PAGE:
BY: KASSANDRA THOMAS
(Gainesville, Ga.) – Living life on the edge of dream sounds like fun. For those who live with narcolepsy, however, life isn’t always a pleasant dream.
Dayle Lane is your average college student. She is a 21-year old junior organizational leadership major, active sorority member and waitress with hopes of becoming a missionary and motivational speaker. Lane maintains a 3.5 grade point average and has a steady boyfriend.
Unlike your average college student, she has narcolepsy.
As defined by the Narcolepsy Network, narcolepsy is “a chronic brain disorder that involves poor control of sleep-wake cycles. People with narcolepsy experience periods of extreme daytime sleepiness and sudden, irresistible bouts of sleep that can strike at any time.”
These bouts of sleep, or sleep attacks, send Lane straight into REM sleep and leave her paralyzed.
“It [sleepiness] can occur anytime or any place no matter how motivated I am. I could sleep for 24 hours straight and still be affected by a sleep attack,” explains Lane.
Like many other narcoleptics, Lane experiences hallucinations and cataplexy. Cataplexy is when a person has no reflex or voluntary muscle control, often triggered by emotion. For example knees buckle and even give way when experiencing a strong emotion like laughter, joy, surprise, anger or heads drop or jaws go slack from the same kind of stimuli.
“My boyfriend makes me laugh out loud… my knees buckle and I’m on the ground. I’m extremely stressed out about a test? Good night.”
In other words, being an average college student does not come easy for Lane.
Spur of the moment social outings are not an option. Caffeine and alcoholic beverages are not an option.
“Everything I do has to be thought out four steps in advance. I am constantly wondering, ‘What happens if I fall asleep?’, ‘Do I trust the people around me?’”
Trust is a big factor in Lane’s relationships, whether it be family, friends or boyfriends. She worries about being a burden to someone in her future.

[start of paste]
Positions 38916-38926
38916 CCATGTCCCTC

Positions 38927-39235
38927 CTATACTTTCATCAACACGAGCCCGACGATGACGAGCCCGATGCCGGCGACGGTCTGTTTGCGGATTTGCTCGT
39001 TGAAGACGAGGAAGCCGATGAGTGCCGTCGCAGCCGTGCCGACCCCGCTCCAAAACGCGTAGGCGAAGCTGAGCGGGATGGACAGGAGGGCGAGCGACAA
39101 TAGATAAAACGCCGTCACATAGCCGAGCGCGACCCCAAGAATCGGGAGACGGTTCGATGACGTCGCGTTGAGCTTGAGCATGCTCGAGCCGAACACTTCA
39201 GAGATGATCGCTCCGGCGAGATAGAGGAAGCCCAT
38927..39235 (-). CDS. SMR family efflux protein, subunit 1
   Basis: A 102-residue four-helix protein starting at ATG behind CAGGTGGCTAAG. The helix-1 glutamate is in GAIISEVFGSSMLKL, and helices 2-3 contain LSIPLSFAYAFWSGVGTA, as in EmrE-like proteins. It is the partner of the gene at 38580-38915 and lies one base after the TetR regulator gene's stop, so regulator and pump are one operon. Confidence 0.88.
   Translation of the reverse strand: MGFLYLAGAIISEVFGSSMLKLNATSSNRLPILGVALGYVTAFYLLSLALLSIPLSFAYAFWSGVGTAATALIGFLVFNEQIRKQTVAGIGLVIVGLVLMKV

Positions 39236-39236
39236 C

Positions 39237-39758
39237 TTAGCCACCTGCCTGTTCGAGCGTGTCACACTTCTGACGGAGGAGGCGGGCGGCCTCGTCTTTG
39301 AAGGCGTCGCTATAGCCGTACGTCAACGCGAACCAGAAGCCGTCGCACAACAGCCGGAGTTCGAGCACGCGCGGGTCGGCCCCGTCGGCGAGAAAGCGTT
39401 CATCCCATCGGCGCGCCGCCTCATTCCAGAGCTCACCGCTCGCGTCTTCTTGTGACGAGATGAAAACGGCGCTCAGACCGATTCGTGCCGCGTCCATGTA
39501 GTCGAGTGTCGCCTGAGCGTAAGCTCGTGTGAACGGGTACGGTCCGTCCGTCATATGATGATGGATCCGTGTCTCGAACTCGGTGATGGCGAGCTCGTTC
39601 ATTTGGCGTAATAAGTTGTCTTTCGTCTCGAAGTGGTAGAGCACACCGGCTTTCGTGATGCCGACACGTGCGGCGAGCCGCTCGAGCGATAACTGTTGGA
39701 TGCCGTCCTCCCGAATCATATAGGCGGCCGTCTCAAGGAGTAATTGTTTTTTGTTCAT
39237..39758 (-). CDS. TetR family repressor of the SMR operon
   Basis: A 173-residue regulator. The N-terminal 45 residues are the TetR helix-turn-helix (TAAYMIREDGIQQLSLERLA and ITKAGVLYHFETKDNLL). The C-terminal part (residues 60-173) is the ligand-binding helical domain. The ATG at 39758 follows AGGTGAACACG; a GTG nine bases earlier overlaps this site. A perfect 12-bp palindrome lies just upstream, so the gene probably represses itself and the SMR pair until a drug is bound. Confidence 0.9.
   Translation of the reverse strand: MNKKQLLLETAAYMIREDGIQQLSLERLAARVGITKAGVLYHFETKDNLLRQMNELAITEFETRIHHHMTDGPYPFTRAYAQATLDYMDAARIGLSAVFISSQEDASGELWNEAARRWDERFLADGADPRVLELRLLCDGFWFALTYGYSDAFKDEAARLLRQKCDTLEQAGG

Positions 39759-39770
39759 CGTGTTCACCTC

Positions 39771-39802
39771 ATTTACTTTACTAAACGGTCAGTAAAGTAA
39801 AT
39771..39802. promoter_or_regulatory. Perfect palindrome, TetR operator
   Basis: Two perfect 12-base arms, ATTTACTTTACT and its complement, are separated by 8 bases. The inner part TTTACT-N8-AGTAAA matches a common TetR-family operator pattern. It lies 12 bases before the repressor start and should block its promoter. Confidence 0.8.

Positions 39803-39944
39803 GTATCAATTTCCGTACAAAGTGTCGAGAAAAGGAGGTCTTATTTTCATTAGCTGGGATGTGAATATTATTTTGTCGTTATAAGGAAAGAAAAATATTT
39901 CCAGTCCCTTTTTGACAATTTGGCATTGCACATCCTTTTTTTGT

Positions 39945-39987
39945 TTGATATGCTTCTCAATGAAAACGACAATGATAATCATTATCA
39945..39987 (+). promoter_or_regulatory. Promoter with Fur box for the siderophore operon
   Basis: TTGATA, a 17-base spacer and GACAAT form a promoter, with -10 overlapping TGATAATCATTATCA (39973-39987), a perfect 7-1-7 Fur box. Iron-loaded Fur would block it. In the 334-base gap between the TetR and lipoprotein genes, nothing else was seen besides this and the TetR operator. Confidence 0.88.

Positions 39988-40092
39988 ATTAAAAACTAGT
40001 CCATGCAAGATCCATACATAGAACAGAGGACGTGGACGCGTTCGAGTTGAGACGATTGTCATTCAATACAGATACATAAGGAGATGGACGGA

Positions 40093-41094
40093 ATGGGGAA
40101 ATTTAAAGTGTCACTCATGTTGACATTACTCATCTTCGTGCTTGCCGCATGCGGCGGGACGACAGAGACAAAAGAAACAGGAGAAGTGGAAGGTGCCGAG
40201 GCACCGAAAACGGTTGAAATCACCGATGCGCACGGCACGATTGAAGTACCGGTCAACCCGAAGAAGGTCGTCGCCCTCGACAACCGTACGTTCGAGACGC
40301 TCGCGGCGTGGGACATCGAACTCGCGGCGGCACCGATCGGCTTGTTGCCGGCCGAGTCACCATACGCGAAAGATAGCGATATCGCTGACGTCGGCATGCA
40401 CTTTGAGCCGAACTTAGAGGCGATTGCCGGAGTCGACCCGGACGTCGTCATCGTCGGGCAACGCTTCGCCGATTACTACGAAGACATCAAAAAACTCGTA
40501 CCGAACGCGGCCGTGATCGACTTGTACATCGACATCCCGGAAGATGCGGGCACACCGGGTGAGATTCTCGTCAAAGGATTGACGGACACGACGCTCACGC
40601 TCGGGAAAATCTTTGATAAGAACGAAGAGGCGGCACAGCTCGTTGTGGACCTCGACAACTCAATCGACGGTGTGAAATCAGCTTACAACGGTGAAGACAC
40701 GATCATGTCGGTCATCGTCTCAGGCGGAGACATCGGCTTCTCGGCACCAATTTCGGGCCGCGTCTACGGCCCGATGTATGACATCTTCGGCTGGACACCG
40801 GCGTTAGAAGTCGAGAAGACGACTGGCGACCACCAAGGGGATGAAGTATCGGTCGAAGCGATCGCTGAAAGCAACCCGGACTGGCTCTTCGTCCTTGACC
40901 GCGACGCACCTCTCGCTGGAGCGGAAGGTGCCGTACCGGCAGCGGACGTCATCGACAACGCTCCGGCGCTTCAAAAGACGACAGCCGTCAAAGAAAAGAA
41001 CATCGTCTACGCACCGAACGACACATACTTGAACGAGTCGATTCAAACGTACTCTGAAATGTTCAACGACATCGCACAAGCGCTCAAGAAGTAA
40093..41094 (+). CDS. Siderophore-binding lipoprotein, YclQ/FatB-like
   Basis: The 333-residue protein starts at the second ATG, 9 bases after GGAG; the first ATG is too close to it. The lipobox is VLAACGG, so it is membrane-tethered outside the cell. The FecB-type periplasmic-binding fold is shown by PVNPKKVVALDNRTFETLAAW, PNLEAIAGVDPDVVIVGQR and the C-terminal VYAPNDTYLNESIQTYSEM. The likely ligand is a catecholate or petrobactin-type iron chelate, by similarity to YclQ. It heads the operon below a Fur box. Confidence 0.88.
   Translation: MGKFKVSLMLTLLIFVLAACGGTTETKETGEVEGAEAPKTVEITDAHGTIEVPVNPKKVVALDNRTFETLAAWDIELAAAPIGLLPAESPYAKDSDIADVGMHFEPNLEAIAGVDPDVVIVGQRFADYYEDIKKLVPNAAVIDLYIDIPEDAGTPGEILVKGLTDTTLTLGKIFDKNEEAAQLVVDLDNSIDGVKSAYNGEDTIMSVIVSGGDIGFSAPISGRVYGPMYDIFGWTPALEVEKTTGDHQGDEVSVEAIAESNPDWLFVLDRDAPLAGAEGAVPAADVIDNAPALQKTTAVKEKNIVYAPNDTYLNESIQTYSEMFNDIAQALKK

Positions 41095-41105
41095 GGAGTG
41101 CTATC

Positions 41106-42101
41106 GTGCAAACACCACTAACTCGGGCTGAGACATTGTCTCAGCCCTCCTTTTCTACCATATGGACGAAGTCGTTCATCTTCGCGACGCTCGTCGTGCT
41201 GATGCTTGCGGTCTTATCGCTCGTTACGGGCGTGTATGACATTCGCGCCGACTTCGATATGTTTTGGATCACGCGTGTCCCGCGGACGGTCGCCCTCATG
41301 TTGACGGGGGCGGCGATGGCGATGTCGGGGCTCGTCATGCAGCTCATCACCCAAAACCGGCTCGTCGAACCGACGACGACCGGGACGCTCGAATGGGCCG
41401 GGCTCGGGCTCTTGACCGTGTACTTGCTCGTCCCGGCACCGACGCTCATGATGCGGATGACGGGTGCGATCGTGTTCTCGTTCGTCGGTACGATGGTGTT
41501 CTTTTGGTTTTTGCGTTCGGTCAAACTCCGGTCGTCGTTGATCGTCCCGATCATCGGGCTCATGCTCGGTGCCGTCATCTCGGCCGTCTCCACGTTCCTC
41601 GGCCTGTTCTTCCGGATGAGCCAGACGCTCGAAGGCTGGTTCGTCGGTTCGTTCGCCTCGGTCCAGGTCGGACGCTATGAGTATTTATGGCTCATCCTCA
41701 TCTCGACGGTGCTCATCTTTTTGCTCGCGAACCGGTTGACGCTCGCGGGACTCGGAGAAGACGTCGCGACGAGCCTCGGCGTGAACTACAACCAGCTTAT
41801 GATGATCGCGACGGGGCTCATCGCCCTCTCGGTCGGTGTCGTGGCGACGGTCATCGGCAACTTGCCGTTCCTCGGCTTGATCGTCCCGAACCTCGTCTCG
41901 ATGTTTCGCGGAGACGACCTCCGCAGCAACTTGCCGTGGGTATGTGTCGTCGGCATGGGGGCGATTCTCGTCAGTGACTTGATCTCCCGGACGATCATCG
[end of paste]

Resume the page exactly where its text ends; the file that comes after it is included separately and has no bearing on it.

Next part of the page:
“I can’t be on my medicine when I am pregnant. When I’m not on my medicine, I will be sick. So someone will have to stay with me constantly. I need someone who will understand that. As for now, I need someone who understands that his big date night plans might go wrong because I’m not feeling well.”
Lane’s general health is constantly at risk. She takes medicine daily to keep her sleep schedule on track: one to keep her awake and one to put her to sleep. Additionally, one of these medicines reduces her appetite, meaning she is relentlessly worrying about her weight.
While she does have an impressive GPA, Lane’s academic success does not come easy. Triggered by heightened emotions, her narcoleptic symptoms can attack her at any moment if she is stressed from school.
“I have to take tests by myself with a supervisor so I can get up and walk around if I start getting sleepy,” says Lane.
Taking a test in an empty room doesn’t sound so bad, right?
According to Lane, there is a bright side to the disorder, but it is probably not what you think.
“There aren’t any perks to the disease itself. The positives are what I do with it, like not letting it get me down and being a good role model. Everyone has their own set of unique challenges; it’s just how you deal with them.”
Looking at Dayle Lane, you would not think she had a chronic brain disorder. A glance into her daily life is an eye-opener that everyone faces obstacles that may be just beneath the surface.